- Soul Music

In the book Soul Music, Death takes the leather robe being worn by the Dean of the Unseen University. As a biker on holiday, I wanted Death to have a more appropriate leather robe, more along the lines of a biker gang, and showing the appropriate "colors". What gang does Death belong to? A gang of four (or five if you count Chaos, but he reportedly dropped out...) Working from the wonderful illustration of the Four Horsemen of the Apocralypse by Paul Kidby, I created an embroidered pattern for the back of Death's robe. The horses and riders were scaled to the desired size, and the number "4" added as a background or for them to be jumping out of. This was transferred to heavy cloth, then stretched into an embroidery ring. More sewing machine abuse follows with much freehand filling with a zigzag stitch.

The completed pattern is trimmed then stitched to the jacket back with a solid band of black using a zigzag stitch to firmly anchor it all around. Decorative metal "nail head" studs are added to spell out "The Horsemen" to finish the effect.

The robe itself is made of black vinyl with the fuzzy white lining painted black using air-brush paint. A pair of round nickel collar buttons were added with a section of steel chain to hold the neck closed, and the robe from slipping off when worn.

The Voice

'A boiled egg, then?'
'Hah, boiling's no good, it don't kill off all the germs.'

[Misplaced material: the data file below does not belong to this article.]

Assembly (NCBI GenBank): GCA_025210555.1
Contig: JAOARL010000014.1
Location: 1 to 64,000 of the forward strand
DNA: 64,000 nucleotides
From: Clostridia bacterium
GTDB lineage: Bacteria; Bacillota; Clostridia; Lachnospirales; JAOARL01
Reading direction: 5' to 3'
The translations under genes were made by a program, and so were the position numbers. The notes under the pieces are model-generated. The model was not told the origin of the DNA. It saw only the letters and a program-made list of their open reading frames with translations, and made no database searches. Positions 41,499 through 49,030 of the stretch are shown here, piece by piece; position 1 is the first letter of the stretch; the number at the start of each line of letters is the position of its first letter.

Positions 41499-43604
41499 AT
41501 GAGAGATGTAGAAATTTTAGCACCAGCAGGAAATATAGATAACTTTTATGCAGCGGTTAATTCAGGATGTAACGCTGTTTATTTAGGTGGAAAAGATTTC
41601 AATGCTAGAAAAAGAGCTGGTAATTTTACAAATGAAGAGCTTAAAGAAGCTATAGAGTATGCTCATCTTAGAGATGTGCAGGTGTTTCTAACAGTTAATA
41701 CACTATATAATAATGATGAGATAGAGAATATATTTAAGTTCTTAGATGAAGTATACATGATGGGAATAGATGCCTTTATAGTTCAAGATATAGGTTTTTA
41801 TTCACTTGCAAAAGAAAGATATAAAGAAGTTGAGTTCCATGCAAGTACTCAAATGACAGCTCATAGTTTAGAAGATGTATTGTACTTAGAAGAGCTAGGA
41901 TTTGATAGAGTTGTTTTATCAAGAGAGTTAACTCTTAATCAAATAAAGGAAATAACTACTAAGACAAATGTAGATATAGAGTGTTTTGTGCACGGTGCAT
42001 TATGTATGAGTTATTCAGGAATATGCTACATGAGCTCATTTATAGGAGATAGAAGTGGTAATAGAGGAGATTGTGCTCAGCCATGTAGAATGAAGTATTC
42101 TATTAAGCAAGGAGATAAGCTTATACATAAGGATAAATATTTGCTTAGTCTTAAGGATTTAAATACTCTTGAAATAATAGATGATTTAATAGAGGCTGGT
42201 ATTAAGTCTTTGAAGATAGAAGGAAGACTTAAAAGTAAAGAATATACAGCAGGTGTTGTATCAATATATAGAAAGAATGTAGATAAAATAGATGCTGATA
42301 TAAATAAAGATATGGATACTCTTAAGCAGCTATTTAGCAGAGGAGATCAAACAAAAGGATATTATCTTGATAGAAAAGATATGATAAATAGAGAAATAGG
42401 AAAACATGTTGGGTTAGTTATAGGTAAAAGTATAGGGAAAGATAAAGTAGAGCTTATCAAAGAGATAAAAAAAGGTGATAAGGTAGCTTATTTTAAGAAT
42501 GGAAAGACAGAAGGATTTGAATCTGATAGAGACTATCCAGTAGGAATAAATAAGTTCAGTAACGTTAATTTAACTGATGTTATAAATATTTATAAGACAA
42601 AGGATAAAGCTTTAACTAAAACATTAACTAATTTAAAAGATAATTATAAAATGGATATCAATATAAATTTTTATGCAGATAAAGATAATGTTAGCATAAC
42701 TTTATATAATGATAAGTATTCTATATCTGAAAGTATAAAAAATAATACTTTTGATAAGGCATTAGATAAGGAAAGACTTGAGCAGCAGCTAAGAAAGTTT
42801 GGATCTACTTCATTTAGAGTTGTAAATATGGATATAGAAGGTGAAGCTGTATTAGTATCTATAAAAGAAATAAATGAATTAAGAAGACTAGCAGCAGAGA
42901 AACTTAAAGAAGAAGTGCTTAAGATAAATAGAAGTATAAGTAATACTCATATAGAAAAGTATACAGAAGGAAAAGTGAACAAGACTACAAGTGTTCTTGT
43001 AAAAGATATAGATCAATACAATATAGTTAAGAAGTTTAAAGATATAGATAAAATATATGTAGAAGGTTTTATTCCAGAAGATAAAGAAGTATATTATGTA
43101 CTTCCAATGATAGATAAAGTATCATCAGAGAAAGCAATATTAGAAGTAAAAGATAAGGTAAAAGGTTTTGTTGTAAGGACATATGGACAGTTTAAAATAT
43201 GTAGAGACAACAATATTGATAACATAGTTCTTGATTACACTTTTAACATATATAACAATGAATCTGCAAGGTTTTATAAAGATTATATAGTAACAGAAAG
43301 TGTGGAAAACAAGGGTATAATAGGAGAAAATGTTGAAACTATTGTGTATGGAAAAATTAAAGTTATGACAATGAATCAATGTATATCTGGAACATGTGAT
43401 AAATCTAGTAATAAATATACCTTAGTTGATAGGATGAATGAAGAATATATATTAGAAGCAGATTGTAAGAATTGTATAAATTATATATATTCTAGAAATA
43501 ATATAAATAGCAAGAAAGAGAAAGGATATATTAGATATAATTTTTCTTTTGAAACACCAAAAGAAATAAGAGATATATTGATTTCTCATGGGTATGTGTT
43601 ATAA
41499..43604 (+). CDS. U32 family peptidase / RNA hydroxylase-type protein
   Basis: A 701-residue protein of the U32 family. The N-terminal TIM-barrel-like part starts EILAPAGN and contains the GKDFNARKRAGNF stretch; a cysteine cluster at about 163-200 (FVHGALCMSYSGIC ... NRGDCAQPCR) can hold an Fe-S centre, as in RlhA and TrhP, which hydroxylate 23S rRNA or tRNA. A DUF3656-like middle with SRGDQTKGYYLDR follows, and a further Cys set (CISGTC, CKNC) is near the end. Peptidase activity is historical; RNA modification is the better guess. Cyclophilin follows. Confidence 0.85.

As the echoes bounced across and died away, Susan wondered where the voice had come from.
Albert's ladle tinkled on the tiles.
'Please?' said Susan.
'You did the voice,' said Albert.

- Soul Music
The voice was easily handled for my sound track by using the Audio Editor software in Ulead Media Studio. First I would record my voice track using the record function with a microphone input. Next background hum and static would be filtered, then with the entire voice clip selected, modified by dropping the pitch by 25%. Once I had the deep voice, I would then add a "Stadium" echo to the result. Music and other effects can then all be mixed together into my final Audio file, and then burned to CD for the Masquerade.

However, I wanted to add the same effect for just wandering the halls afterwards, so... Take one noise-canceling microphone. Add a cell phone voice changer. (I found out here that the voice changer requires voltage from the cell phone to work. This required adding a simple powered-microphone circuit, sometimes called a phantom powered microphone.) I took apart a lithium battery pack, removed one cell, and then merged the voice changer and power circuit into the resulting space. These two parts give me a lower-pitch voice, but I still need an echo effect and an amplifier to make it heard over my voice.

After reviewing several echo and reverb electronic circuits, I decided to check the Internet for products. Several likely products turned up in the search engines described as an echo/reverb/delay pedal used by musicians - and some for less money than I would spend on parts. I toke this one and added an amplifier from a set of computer speakers. The amplifier uses 12v power, so gets run from the battery used to drive the solenoid valve to the pneumatic jaw piston. The reverb unit uses a 9v battery (disconnect when not in use!) and the voice changer is running from a 3v lithium battery; well, someday maybe I will add a bunch of voltage regulators to run everything from the 12v -it does give me the effect I wanted, and is very similar to the computer generated VOICE.